Thanks to some great content, Netflix (NASDAQ: NFLX) is often perceived as the future of video content. It has revolutionized the way we consume content, and started creating high-quality original content even before its rivals could think of launching a pursuit.
But there has been one thing that has been worrying even the most bullish investors: The ever-increasing spend on content, which has been squeezing margins, despite steady growth in customers additions. This concern should escalate once Netflix’s biggest rival Disney (NYSE: DIS) enters the streaming space in another five months.
With the arrival of Disney, which comes with an artillery of popular content creators including Marvel, ESPN, and Pixar, Netflix will be forced to raise its already sky-high content costs. Netflix’s spend on content has soared over 250% between 2014 and 2018, which in turn, has lifted its long-term debt more than 10 times.
Wall Street expects Netflix’s content spend to increase to $13 billion this year.
Disney will also have to invest more cash into original content, but its dominant presence in the movie-production space is a clear advantage. For example, Disney had produced four of the top-grossing movies last year – Avengers: Infinity War, Black Panther, Incredibles 2 and Bohemian Rhapsody. If Disney+ (Disney’s streaming service) is the only medium to rewatch these blockbusters, that itself makes the service attractive to users at no extra spend on content or marketing.
In addition, Disney also has a majority stake in Hulu, arguably the fastest growing streaming company, as well as slew of popular kids’ content. Competitively priced at almost half the subscription fee as Netflix, Disney+ turns out to be a very attractive package.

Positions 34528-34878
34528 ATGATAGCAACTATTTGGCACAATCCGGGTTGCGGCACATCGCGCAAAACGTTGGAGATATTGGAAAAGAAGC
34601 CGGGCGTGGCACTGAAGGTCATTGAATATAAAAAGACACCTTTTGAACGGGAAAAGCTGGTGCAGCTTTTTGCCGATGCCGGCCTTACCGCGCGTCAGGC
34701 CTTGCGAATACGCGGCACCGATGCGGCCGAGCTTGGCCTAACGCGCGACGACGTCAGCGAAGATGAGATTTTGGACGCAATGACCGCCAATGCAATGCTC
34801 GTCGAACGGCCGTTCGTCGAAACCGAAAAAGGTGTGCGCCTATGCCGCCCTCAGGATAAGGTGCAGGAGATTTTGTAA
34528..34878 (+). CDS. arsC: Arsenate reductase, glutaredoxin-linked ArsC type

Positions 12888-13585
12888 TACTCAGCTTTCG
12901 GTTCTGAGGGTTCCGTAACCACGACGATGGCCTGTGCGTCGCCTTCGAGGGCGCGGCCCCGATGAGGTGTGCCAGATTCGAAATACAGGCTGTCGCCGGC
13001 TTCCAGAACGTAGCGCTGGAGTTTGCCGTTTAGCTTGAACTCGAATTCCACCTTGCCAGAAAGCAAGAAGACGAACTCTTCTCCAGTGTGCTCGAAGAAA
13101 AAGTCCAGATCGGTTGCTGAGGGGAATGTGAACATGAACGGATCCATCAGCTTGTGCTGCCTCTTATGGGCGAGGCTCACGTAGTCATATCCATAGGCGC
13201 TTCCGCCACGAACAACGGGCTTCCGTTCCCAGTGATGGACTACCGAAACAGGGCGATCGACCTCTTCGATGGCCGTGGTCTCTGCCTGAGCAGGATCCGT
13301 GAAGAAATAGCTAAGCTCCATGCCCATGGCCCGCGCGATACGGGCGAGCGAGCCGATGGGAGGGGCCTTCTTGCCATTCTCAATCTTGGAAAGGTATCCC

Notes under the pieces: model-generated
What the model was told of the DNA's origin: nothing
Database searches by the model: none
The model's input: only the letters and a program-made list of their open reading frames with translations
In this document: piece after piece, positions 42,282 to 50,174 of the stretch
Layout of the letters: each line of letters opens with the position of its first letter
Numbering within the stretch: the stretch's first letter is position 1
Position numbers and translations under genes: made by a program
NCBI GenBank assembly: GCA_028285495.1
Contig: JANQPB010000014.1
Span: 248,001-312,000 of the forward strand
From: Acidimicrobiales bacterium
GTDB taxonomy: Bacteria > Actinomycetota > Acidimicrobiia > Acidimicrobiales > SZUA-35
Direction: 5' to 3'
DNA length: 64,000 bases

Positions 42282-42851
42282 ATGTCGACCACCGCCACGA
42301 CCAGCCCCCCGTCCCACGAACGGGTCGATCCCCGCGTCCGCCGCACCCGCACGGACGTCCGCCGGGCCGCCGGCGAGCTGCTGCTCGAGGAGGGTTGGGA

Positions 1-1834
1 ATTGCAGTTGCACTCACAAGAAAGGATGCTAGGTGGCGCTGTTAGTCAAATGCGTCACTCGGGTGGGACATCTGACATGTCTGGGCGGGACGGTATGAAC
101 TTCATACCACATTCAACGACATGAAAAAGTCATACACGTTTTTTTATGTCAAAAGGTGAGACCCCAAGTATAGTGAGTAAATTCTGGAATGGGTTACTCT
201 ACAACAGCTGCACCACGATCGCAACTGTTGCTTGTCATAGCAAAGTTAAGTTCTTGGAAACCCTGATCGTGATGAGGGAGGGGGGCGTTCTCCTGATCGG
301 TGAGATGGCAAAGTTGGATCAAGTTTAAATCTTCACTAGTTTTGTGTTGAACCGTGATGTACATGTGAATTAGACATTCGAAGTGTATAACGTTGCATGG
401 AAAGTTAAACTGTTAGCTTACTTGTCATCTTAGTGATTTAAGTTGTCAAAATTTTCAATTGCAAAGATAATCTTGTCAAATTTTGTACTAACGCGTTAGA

Netflix is not in a position to experiment with its pricing, with margins already at a threshold level. Hence there is no denying the fact that, even with great content, Netflix would be at a slight disadvantage over this new rival. Netflix may have taught the millennials a new way of watching content; it may have close to 150 million global users, a vast portion of them being brand-loyal binge watchers, but a better deal is a powerful thing.
Disney also enjoys a decent subscriber base in the streaming space. Over 2 million people use ESPN+ and over 25 million have Hulu subscription. Barclays analysts predict that Disney’s overall user base would expand to a staggering 1,170 million in the next six years.
While we still love Netflix, Disney seems to be a more prospective candidate to take over the Iron Throne of content.
All hail Mickey the Mouse!
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